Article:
x Abu Dhabi, UAESaturday 22 July 2017

Novak Djokovic reveals truth behind 'donkey cheese' claims

The world No 1 was bemused by claims he had snapped up the world's supply of pule cheese, Steve Elling explains.

Novak Djokovic, the world No 1, is as amused about the existence of donkey cheese as he is about the buzz around a story that he was planning on buying some for his restaurant in native Serbia. Tony McDonough / EPA
Novak Djokovic, the world No 1, is as amused about the existence of donkey cheese as he is about the buzz around a story that he was planning on buying some for his restaurant in native Serbia. Tony McDonough / EPA

During an admittedly brief off-season, one story generated more internet headlines than any other in tennis. Or, rather, any tennis-related story. It is not often that images of Burro Burritos or Melted Mule sandwiches come to mind.

Thus, when it was learnt that Novak Djokovic, the world No 1, was attempting to corner the production stock of a farm in his native Serbia that specialises in producing a rare form of cheese, the laughs began rolling in from around the world.

The farm makes "donkey cheese", a dairy product sometimes referred to as "pule" cheese and found only in the Balkans.

The familiar beasts of burden are the source of the milk. Who knew you could milk a donkey? Or would want to? Djokovic did not, but when the opportunity arose for his restaurant to secure a supply of the pricey fare – it reportedly costs about €1,000 (Dh4,780) per kilogram – he champed at the bit.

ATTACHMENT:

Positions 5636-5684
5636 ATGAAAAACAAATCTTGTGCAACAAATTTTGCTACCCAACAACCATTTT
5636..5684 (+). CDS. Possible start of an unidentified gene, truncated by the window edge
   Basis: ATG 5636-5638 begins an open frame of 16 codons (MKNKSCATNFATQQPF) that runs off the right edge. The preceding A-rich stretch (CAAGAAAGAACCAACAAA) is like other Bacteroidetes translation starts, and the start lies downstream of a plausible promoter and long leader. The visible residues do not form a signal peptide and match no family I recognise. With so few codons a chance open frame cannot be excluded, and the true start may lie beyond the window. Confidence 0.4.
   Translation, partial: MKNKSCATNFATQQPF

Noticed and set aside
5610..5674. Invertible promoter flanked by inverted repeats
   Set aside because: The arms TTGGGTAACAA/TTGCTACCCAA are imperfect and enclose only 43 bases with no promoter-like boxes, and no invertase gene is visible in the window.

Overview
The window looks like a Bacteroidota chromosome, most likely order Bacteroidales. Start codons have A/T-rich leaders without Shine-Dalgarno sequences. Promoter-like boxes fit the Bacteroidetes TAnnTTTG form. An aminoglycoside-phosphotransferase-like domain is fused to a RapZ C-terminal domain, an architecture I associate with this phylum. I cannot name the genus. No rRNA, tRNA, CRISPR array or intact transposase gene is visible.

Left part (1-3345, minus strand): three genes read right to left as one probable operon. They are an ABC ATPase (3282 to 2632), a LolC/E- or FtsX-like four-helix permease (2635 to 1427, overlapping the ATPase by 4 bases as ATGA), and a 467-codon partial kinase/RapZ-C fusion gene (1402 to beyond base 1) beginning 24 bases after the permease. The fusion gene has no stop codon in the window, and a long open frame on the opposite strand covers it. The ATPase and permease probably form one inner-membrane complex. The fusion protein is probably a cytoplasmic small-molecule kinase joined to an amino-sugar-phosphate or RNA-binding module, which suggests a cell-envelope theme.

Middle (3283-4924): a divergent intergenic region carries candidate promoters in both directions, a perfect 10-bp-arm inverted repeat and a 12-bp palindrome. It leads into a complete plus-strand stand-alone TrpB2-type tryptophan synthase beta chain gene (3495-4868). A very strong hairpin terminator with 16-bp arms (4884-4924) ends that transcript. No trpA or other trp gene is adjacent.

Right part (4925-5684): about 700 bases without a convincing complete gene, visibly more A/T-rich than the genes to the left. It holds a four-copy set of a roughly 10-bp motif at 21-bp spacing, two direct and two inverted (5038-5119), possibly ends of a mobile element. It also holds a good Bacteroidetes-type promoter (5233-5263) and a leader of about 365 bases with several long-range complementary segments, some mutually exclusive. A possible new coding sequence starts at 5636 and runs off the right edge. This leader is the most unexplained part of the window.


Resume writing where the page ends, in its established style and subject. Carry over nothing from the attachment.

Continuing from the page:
When Djokovic was in Abu Dhabi, he expressed surprise that word of the deal had leaked out, that anybody cared, and that the reaction was received with sniggers round the world.

So before moving on to the serious tennis topics of 2013, the Serbian star explained what really transpired.

"It is not completely true that we bought the whole supply of donkey cheese, even though it is the first time in my life that I heard that donkey cheese exists," Djokovic told reporters in the capital.

"There is a certain farm in Serbia that produces this donkey cheese and, as I understand it, it is the only farm in the world, which is very interesting. They came to our restaurant and they offered the operation.

"We are now thinking and seeing what we can do with that. But it is not true that I bought the whole supply. But if I do, I will definitely send you some cheese to try."

Djokovic said he had heard that some people find donkey cheese to be delicious: it has been described as "white, crumbly, and very, very rich".

Each litre of cheese requires 25 litres of donkey milk to make, and the farm he has purchased in Serbia milks the donkeys several times daily.

How would he describe donkey cheese? "I really didn't know," he said. "As I understand it, it is incredible quality. I have not tried it yet, but I am looking forward to it, because it is such an interesting story, right?"

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